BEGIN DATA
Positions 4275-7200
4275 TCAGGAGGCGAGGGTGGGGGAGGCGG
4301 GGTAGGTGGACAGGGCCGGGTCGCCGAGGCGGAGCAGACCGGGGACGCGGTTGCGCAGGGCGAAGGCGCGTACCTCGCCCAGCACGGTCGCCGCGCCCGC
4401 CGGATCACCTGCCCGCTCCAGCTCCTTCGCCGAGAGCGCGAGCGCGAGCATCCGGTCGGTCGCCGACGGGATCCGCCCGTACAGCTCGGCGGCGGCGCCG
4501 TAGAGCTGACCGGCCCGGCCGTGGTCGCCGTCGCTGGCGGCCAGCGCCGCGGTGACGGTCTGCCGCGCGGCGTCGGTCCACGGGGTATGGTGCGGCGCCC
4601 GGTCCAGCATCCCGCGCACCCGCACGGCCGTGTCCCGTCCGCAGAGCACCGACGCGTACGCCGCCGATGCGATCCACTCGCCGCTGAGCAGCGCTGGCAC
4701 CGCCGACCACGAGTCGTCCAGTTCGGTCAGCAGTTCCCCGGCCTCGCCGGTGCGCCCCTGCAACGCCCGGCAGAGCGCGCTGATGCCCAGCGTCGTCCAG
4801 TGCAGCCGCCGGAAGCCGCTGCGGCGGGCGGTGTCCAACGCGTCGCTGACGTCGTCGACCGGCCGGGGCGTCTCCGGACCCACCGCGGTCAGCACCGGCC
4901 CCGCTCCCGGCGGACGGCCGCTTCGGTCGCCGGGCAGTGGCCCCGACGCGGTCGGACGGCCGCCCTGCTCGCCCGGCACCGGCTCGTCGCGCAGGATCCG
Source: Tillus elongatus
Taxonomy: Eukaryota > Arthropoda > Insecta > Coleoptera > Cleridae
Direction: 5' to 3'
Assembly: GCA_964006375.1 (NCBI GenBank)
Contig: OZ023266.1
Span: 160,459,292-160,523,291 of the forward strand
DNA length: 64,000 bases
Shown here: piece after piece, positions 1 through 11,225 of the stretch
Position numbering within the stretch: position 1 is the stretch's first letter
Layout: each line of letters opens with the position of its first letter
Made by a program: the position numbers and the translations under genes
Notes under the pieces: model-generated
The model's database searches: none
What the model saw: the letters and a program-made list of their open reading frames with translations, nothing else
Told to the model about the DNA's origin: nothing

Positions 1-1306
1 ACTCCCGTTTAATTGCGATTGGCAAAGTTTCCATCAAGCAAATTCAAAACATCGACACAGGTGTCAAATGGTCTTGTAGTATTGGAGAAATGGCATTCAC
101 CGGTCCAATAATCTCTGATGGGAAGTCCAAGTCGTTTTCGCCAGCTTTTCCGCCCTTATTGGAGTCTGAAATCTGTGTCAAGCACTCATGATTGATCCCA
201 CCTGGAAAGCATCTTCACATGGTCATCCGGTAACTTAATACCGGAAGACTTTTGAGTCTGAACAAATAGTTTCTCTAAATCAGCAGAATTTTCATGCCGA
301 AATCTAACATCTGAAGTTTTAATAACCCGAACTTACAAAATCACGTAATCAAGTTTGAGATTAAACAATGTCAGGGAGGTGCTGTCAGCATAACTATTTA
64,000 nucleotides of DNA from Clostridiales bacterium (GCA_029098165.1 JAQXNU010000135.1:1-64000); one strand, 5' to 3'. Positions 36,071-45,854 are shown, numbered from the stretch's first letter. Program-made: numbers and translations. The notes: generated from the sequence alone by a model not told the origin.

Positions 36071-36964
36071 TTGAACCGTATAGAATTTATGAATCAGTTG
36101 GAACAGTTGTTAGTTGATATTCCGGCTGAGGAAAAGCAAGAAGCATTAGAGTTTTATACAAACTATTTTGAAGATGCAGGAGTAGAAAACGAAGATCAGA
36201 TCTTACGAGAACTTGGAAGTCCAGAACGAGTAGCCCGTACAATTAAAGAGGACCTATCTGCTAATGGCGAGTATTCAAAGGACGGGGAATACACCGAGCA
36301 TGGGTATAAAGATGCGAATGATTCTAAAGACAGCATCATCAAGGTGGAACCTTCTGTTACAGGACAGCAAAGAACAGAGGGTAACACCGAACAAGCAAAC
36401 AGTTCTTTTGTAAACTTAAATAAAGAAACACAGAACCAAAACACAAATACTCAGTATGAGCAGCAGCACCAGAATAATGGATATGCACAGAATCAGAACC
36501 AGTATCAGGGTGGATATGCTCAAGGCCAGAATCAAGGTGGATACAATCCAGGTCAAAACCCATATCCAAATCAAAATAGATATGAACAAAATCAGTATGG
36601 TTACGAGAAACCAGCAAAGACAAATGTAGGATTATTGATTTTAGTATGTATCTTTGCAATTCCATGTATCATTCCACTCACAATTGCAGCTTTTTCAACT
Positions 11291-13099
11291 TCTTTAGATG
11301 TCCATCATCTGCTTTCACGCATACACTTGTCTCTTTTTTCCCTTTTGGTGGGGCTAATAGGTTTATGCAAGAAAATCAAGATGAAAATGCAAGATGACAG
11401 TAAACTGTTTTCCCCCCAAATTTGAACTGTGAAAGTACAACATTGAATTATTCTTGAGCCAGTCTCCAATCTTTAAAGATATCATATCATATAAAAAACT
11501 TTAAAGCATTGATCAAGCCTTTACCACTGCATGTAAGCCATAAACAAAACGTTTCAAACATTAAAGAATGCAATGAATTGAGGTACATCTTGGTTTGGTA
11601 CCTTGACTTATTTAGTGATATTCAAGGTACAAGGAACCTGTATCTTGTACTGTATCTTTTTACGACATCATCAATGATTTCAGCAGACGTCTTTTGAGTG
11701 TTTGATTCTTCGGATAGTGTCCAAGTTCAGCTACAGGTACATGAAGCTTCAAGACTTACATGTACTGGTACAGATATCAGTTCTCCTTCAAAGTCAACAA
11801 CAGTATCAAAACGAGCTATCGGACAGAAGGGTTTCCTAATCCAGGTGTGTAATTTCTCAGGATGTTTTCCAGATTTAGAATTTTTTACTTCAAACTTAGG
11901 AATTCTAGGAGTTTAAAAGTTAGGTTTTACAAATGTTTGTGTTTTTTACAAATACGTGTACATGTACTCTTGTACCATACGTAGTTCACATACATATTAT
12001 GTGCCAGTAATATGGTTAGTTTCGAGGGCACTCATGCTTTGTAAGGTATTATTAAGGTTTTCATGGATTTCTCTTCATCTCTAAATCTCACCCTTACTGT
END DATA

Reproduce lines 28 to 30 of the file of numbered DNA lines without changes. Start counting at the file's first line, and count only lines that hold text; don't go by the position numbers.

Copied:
201 CCTGGAAAGCATCTTCACATGGTCATCCGGTAACTTAATACCGGAAGACTTTTGAGTCTGAACAAATAGTTTCTCTAAATCAGCAGAATTTTCATGCCGA
301 AATCTAACATCTGAAGTTTTAATAACCCGAACTTACAAAATCACGTAATCAAGTTTGAGATTAAACAATGTCAGGGAGGTGCTGTCAGCATAACTATTTA
64,000 nucleotides of DNA from Clostridiales bacterium (GCA_029098165.1 JAQXNU010000135.1:1-64000); one strand, 5' to 3'. Positions 36,071-45,854 are shown, numbered from the stretch's first letter. Program-made: numbers and translations. The notes: generated from the sequence alone by a model not told the origin.